von BENEDIKT HARZL
In the post-Soviet space, many territorial conflicts are still vivid under the surface of formal peace agreements. In this context, the term “frozen conflict” has arisen as descriptive element which is referring to de facto states, that emerged out of these conflicts. Notwithstanding the stability and longevity of these regimes, they lack widespread diplomatic recognition and how to deal with them on an international basis is still a disputed issue.
Getting rid of the frozen conflict paradigm
As I was working on my contribution for Juwiss, focusing on the challenges of de facto statehood in the post-Soviet space and possible ways to overcome some of them, news of a massive eruption of violence arrived from Nagorno-Karabakh: The most severe fighting since the 1994 truce between Armenia and Azerbaijan was reported to have broken out on 1 April 2016, claiming a death toll of dozens of soldiers and civilians.
This outbreak of violence has shattered the whole region of the South Caucasus and will continue to do so for an indefinite period of time. Further, it serves as a harsh reminder that the misleading term “frozen conflict”, used by many scholars in the field has obviously outlived its usefulness as a tranquillizer giving a false sense of security to political and academic observers. As a matter of fact, escalation is and has always been part of the arsenal of policies and is recklessly calculated by all conflict sides as an instrument for scoring political points or for bringing battlefield gains in these disputed territories. Georgians, Russians and South Ossetians in 2008, Georgians and Abkhazians in 1998 and 2006 and, most recently, Azerbaijanis and Armenians can tell a thing or two about the seemingly unpredictable re-eruption of violence years after a formal truce has been brokered.
Yet, gruesome as it may sound, this recent re-eruption of violence has additionally reinforced my conviction to go forward with my underlying thesis, in which I submit that the international community and, most importantly, the EU must devise a long-term strategy of dealing with de facto states, i. e. states, which do actually exist but lack widespread diplomatic recognition.
Stalin’s legacy and the Soviet affirmative action doctrine
This objective requires first identifying the structural drivers of conflict in the disputed territories stretching from Moldova to the Caucasus Mountains. The formally ethno-federal composition of the Soviet Union has been rightly deemed to be nothing short of a façade. The Soviet Union, in contrast to authentic federations, acted outside of the democratic rule of law and did not essentially devolve powers to subordinate entities. However, this apparent façade has indeed created much ethnically defined substance over 70 years. The architects of this system, most importantly Joseph Stalin, seen as expert on nationalities in the early Bolshevik circles, have introduced a system of arbitrary ethnic engineering in which elements of proto-statehood have been carefully cultivated and attributed to the various nationalities. In particular, national party apparatuses as training ground for new cadres, preferential treatment for members of the respective titular nationality as well as nationally defined academies of science have equipped these nations with the necessary tools to become fully-fledge states in 1991. However, the primordialist aspect of these considerations has required this attribution to be handled in strict coherence between nationality and territory.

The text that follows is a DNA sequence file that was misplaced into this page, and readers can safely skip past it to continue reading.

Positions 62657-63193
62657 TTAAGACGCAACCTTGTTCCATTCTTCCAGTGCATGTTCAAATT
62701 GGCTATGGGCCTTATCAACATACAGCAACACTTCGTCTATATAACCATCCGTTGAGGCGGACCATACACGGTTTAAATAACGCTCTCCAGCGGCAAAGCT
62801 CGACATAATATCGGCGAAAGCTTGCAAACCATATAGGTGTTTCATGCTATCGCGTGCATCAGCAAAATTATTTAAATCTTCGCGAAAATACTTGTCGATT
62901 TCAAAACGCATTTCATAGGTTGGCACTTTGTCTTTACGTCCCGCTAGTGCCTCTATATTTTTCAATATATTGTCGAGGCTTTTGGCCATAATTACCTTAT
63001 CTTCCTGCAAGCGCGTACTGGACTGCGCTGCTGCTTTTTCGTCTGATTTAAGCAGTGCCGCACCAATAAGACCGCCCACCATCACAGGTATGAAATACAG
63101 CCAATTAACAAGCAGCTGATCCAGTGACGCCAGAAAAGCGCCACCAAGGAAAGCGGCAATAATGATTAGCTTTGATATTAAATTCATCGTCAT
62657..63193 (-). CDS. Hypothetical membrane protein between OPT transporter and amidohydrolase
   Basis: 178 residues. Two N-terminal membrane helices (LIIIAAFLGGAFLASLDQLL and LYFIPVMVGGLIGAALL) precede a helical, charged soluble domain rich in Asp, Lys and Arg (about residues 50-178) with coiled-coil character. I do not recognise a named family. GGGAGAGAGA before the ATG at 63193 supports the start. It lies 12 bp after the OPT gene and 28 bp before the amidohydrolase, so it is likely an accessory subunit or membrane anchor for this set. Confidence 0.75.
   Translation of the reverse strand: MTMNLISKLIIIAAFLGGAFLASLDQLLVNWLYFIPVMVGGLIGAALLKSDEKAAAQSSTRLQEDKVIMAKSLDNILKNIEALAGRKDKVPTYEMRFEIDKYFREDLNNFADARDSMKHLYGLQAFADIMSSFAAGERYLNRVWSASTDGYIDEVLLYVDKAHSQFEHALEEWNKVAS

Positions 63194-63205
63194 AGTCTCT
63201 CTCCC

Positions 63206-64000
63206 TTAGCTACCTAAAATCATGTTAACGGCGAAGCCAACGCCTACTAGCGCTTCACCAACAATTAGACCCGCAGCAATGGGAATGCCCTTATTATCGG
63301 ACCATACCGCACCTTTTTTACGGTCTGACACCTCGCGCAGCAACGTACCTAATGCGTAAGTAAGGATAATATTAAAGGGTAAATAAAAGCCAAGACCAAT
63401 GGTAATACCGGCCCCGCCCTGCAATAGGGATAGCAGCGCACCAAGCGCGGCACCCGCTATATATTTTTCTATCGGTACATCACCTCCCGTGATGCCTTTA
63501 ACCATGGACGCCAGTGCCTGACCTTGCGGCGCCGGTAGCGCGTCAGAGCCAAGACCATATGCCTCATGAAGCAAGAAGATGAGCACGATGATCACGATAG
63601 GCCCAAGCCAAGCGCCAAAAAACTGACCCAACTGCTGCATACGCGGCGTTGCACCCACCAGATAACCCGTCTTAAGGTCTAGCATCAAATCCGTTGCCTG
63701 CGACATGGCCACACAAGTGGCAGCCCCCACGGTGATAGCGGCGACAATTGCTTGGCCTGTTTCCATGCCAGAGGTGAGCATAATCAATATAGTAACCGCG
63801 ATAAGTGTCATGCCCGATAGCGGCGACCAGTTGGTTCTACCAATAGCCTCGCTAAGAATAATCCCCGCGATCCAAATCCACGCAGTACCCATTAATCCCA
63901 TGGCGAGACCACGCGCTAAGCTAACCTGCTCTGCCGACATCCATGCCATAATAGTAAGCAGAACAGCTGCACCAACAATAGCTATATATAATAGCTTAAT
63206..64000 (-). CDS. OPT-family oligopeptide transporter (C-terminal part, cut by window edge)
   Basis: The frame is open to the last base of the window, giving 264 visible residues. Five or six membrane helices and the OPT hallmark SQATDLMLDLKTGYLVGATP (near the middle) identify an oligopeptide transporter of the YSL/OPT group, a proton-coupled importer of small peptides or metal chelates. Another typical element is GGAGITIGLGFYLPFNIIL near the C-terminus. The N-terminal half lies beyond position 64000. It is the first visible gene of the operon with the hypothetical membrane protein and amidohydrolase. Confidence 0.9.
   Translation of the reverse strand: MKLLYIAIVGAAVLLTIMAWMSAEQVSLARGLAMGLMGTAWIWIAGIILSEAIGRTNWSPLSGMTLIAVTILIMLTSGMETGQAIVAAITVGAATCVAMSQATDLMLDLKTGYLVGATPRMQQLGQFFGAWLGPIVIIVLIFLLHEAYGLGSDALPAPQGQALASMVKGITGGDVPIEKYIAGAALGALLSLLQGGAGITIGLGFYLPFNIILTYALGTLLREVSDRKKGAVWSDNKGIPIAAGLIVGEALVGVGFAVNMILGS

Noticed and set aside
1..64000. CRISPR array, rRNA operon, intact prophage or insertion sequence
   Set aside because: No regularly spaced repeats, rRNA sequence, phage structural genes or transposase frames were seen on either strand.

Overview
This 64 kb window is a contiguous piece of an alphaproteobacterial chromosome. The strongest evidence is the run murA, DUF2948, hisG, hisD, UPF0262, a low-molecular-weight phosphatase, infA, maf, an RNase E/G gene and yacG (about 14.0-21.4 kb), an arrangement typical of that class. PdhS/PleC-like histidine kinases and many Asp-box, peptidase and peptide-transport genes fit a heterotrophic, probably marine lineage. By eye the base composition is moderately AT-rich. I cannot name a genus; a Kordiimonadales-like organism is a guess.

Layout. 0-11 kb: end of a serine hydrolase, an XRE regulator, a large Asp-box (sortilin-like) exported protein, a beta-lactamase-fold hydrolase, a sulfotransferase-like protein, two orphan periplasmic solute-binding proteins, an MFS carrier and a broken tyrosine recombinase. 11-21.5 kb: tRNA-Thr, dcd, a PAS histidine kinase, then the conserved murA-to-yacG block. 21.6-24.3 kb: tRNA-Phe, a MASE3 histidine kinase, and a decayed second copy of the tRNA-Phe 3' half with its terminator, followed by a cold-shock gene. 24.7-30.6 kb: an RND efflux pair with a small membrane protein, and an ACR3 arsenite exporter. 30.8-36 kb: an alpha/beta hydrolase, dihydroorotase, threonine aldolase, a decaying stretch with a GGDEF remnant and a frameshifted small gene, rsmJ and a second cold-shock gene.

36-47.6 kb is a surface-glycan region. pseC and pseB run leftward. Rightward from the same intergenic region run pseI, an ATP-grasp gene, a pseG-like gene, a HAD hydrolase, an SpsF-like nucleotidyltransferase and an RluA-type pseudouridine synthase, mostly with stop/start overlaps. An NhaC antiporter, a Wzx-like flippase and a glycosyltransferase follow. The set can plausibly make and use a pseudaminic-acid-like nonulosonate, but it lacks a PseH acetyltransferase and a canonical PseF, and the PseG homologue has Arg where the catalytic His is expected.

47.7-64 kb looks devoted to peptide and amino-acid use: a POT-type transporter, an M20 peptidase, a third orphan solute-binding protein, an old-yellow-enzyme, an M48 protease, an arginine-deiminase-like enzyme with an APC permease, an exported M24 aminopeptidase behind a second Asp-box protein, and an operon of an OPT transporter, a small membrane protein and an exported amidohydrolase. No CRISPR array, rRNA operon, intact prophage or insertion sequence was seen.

This approach produced an ethnically defined Matryoshka-doll-like system of administrative units that have come into being with the Soviet Socialist Republics on top (having, theoretically, the right to secession according to Article 72 of the Soviet Constitution), the Autonomous Soviet Socialist Republics (sweetening the bitter pill for those nationalities which have fallen short of having an own SSR with almost equal rights as the SSR) and, finally, autonomous okrugs and oblasts (for the nationalities at the end of the ethno-territorial food chain). Some nationalities, notably, have not been given any territorial-administrative unit whatsoever, thereby confirming the hierarchical nature of this ideology.
Handling with territories as policy
Further, handling with these territories, in particular moving administrative borders (Crimea in 1954), eliminating ethno-administrative units (ASSR of the Volga Germans in 1941) or even merging two nationalities into one unit (Chechen-Ingush ASSR) has become an indispensable and often applied instrument of managing ethnic checks and balances in the Soviet Union.
And this is precisely where collective perceptions of outright injustice start to echo from the de facto states: Abkhazians justly point to the fact that Abkhazia was a Soviet Republic, meeting Georgia at institutional eye level until 1931, when Stalin – himself an ethnic Georgian from the town of Gori – decided to incorporate this territorial unit into the Georgian SSR. The Abkhazians were not asked for their approval in 1931; they were not asked for it in 1991 either. Likewise, the Nagorno-Karabakh Autonomous Oblast could have been easily placed under the jurisdiction of the Armenian SSR in the 1920s, had Stalin not been worried about Turkey. Nagorno-Karabakh, though inhabited by a majority of Armenians was incorporated into the Azerbaijani SSR as a concession to the post-Ottoman Turkish Republic.
This arbitrary handling of territories did not only constitute a factor feeding into the local narratives of injustice. Soviet and post-Soviet political elites have thereby also learned the toxic lesson that ethnicity must inevitably go hand in hand with territory, and that ownership of territory can be categorized only on an ethnic basis, thus, severely limiting other forms of power-sharing.